Steelers couldn't resist punter Sepulveda's powerful leg
The story that is a part of family lore took place at a gas station when boys started being boys, specifically ones that had been cooped up during a long drive.
Daniel Sepulveda and his older brother, Stephen, were "horsing around," as their father recalled, when Daniel went hurtling into one of the family vehicles, backside first.
He hit the SUV so hard he left a dent in it.
If Sepulveda can make the sort of lasting impression with the Steelers as he did on that vehicle, well, he'll make his new team quite happy.
The Steelers opened themselves -- and Sepulveda, by extension -- to second guessing by investing a fourth-round draft pick on a punter and giving up a sixth-round pick to trade up to get one at the end of April.
Not that the term "punter" defines Sepulveda.
At 6-foot-3, 230 pounds, he is built like a linebacker, which is fitting because that's the position he intended to play when he went to Baylor as an invited walk-on. And he may have been the first specialist in the history of the NFL scouting combine to come away disappointed when told that teams didn't need to see how many times he could bench 225 pounds.
Sepulveda's left leg really packs a wallop. He puts such a charge into his kicks that it seems like he could dent footballs as easily as he does SUVs.
Sepulveda averaged 45.24 yards per punt at Baylor -- the highest average in Division I college football history (minimum of 250 attempts) -- and twice won the Ray Guy Award, given annually to the top punter in college football.
"(The ball) just exploded off his foot," Baylor coach Guy Morriss said. "He's going to swap a lot of real estate (for the Steelers)."
That is certainly the hope of the team that finished near the bottom of the NFL in punting average (41.3 yards per kick) last season.
Sepulveda, 23, is adamant that he still has to win the job during training camp -- his only competition at this point is Mike Barr -- but it's safe to say it is his to lose.
And to think he was a reluctant punter not too long ago.
A deeply religious person who has read the Bible every day since he has been in Pittsburgh, Sepulveda attributes his wandering over to where the punters were practicing one day at Baylor to "God's plan."
He had little experience punting and no technique, but his powerful leg was apparent to the coaches that watched him kick. Baylor redshirted Sepulveda his freshman year with the intention of turning him into a punter.
It worked -- sort of.
Sepulveda won the job as a redshirt freshman, but the prospect of playing every down still tugged at his heart. He called his father to say he was through with punting at the end of the season, and that he was going back to playing football.
"If I had realized then that if I ended up being the starting punter that I wouldn't get the opportunity to play something else, then I probably wouldn't have done it," Sepulveda said.
Morriss said Sepulveda "kept bugging and bugging" him about playing linebacker and occasionally he'd relent, letting his prized punter take part in practice drills.
But as Sepulveda developed into one of the premier punters in the nation, Morriss decided the injury risk of wasn't worth it for the team or Sepulveda.
Sepulveda had to settle for making the occasional tackle after a punt, and during one game in 2004 he unleashed his inner linebacker on an opposing returner.
"Almost knocked him out," Morriss said. "The kid's not just your typical specialist."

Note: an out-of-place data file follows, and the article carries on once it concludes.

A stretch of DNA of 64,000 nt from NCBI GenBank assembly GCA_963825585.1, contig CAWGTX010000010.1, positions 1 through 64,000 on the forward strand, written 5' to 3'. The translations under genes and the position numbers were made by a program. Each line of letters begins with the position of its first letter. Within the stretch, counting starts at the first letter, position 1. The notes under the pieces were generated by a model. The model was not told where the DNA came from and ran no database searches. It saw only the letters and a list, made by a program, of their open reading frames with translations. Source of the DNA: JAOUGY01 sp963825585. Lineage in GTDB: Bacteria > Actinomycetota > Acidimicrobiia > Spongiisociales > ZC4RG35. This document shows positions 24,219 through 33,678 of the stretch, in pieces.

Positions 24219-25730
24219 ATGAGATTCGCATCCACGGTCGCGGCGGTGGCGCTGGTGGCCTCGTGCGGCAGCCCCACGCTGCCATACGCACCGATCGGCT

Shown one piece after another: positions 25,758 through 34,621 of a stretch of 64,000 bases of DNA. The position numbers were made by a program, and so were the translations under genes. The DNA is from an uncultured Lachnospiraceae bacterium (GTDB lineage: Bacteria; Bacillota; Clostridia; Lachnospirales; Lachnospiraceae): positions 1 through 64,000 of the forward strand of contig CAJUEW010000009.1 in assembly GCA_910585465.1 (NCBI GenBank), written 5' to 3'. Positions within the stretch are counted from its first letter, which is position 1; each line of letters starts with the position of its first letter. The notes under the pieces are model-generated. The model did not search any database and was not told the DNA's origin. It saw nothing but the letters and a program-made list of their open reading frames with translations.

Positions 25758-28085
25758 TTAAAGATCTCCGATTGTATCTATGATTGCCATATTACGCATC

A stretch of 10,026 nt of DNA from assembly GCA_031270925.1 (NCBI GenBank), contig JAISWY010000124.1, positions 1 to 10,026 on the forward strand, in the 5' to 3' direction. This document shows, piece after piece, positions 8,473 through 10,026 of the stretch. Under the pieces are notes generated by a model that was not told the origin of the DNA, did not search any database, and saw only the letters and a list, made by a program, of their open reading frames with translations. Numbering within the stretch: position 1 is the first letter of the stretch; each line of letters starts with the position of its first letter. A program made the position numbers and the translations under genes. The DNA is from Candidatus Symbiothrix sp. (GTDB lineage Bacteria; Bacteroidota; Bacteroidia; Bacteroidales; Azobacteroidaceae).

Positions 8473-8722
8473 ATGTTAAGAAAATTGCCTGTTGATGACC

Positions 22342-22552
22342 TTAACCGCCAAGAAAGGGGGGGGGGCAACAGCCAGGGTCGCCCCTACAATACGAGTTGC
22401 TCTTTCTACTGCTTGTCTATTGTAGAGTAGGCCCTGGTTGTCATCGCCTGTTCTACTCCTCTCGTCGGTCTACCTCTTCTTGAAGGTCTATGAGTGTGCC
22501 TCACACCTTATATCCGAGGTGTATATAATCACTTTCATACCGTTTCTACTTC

Sepulveda has graduated to the highest level of the game, and the speed in the NFL is such that he'll have to get off his punts faster than he did at Baylor and be more cognizant of hang time.
Of punting in college, Sepulveda said, "I wasn't trying to hang the ball up for five seconds. I was trying to mash it 55, 60 yards, sometimes hit it over the guy's head. There's no tolerance for mashing the ball and hitting a line drive and having it come back."
He hasn't just changed the approach he takes to punting since joining the Steelers (Sepulveda signed a three-year, $1.46 million contract with the team last Thursday). He also is working on a new technique, one in which Sepulveda kicks the point of the football.
It allows him to "swing as hard" as he can while still giving him better distance control, hang time and aim than if he kicked the meaty part of the football.
"It's going to be really good for me," Sepulveda said of the technique he has been honing during OTA (Organized Team Activity) practices. "If I try to kick it 80 percent, 75 percent, I'll shank one out of five. You can't have that."
Fans won't accept that, especially since the Steelers haven't taken a punter so high in the draft since 1978, when they selected Craig Colquitt in the third round.
Sepulveda said his faith helps keep things, such as the demands of his new job, in perspective, and he can also lean on his close-knit family.
He is the second oldest of four boys, and his father, who is CEO of Interstate Batteries, is also one of his agents.
Asked if he has any concerns as a father and an agent about the pressure his son will face, Carlos Sepulveda said, "None at all. I like his chances, especially if you look at his track record."
• Averaged 46.5 yards per punt his senior season, with a long of 78 yards.
• Became the only punter to win the Ray Guy Award twice.
• He and Pro Football Hall of Famer Mike Singletary are the only three-time All-Americans in Baylor football history.
• Had four punts blocked his redshirt freshman season but none in his other three seasons at Baylor.
• His older brother, Stephen, played linebacker at Baylor.
• Hails from Dallas, but grew up rooting for the 49ers (his family lived in San Francisco for a couple of years).